I have a set of functions $F$.
The functions effectively take a set $S$ that is always a subset of a global set of all possible values $G$, where $|G|>1000$. (alternatively, they could take a $|G|$tuple of booleans, if that's easier). The functions return a real result. I want to minimize over $S$ the average value of these functions if all of them are given the same parameter $S$.
Now here's the catch:
The functions take a fantastic amount of time to run (say, a few hours), and I intend to have a huge collection of such functions (say $|F|>1000$ to start). Every so often, a new function will be created and be added to the set. There is no bound to the size of $F$.
Obviously, I can't just use closed form optimization (I'll be dead before it'll finish), so I'm interested in an algorithm that can find an approximate solution and progressively refine it over time as new function results and new functions come in (and hopefully converge faster than brute force).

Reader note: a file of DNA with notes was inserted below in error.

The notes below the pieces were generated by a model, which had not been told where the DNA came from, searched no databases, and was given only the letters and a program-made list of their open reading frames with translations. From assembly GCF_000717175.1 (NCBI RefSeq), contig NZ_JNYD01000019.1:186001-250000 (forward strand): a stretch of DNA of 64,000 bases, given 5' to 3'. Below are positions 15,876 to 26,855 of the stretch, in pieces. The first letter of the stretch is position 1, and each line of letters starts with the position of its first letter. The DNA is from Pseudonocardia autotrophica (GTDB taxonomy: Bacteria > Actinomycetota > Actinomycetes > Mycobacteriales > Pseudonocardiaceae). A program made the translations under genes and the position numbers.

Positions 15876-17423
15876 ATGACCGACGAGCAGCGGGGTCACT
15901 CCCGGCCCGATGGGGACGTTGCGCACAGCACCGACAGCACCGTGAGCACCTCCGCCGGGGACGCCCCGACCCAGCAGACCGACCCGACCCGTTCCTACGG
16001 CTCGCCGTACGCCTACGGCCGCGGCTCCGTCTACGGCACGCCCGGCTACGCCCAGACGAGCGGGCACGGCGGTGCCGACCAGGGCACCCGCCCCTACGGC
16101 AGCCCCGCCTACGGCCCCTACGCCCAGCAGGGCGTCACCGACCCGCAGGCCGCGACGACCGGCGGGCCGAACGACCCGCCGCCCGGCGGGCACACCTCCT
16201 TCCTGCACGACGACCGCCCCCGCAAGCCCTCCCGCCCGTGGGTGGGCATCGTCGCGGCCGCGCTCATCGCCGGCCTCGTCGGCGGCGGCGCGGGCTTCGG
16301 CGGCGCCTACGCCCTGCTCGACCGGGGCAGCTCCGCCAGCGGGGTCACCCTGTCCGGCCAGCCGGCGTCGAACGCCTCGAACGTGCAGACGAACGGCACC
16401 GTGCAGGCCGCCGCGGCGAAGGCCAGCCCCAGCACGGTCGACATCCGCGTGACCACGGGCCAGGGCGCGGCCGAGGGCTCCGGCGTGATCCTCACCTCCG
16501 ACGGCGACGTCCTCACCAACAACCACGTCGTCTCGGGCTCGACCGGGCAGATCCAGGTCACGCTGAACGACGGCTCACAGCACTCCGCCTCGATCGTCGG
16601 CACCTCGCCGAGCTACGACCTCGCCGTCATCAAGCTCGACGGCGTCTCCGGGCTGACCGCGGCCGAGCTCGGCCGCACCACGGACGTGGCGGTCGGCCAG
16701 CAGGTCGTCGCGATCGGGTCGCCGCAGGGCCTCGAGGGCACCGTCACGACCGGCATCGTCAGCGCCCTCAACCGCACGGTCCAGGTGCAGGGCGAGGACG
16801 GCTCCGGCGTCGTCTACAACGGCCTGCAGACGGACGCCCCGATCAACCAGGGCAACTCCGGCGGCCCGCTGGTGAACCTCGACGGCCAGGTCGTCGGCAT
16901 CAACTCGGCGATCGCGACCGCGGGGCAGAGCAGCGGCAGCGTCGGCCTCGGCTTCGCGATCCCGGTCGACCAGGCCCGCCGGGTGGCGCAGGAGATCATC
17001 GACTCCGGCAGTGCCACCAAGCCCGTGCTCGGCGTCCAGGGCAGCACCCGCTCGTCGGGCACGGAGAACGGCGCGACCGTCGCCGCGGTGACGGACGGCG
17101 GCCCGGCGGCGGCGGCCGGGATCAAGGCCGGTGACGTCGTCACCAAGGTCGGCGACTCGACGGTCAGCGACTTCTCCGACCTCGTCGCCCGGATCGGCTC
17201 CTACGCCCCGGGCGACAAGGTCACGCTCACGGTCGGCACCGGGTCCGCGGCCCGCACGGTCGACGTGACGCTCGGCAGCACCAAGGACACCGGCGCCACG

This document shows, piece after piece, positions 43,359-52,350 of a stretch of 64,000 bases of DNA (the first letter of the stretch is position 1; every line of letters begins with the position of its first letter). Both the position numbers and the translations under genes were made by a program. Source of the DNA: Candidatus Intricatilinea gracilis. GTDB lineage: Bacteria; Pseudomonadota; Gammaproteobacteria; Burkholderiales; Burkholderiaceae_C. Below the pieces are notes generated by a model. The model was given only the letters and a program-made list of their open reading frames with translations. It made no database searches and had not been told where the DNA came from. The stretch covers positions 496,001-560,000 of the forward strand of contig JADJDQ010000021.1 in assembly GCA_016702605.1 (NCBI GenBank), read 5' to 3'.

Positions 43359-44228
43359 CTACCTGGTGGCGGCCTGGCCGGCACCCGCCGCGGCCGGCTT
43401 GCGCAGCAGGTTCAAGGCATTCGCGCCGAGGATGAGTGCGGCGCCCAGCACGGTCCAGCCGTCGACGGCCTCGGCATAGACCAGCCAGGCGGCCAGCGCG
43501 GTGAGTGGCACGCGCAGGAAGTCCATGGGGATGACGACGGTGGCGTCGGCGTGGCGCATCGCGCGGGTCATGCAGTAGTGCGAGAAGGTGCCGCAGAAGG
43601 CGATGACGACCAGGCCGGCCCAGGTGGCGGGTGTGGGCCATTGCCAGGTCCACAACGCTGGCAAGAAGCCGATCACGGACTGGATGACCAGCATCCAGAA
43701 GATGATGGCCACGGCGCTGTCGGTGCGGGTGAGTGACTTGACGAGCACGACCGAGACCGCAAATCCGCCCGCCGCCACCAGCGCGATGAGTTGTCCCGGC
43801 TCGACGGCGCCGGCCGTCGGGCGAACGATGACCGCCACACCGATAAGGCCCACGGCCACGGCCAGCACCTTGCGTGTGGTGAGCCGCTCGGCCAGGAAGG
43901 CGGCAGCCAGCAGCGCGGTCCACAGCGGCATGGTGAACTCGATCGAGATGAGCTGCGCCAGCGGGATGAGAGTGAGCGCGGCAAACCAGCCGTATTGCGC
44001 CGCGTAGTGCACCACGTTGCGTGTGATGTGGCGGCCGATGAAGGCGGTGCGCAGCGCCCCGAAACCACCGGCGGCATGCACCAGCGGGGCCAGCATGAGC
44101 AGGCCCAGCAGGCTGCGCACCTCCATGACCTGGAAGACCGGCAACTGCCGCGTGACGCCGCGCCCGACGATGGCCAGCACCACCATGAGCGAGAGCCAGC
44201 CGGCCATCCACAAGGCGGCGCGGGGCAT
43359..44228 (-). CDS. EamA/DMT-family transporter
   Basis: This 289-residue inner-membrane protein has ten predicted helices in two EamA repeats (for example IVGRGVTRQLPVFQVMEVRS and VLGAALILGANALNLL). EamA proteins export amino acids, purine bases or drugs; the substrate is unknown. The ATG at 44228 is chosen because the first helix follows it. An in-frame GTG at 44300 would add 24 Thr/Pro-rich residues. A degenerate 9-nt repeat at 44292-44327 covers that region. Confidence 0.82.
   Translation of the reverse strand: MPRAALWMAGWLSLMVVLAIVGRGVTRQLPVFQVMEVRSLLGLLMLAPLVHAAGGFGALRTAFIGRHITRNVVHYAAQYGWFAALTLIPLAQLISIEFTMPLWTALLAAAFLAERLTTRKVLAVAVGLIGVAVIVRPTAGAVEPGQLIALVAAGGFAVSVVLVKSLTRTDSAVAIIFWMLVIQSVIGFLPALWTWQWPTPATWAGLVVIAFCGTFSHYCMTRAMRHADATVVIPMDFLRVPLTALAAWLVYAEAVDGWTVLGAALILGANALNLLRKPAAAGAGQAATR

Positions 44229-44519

We can have a better-than-brute-force because the functions $F$ behave similarly. Namely, $f(S) \approx f(T)$ when $S\approx T$ and $k_aF_a(S) \approx k_bF_b(S)$ for all $S$ ($k$ is constant). There are, of course, many exceptions.
Now, I am new in the CS field so I have no idea what things are called. AFAIK I haven't learned how to do this in Into to ML, but it has the feel of a Genetic Algorithm problem. If anyone could point me to a technique or a name, I'd be very happy.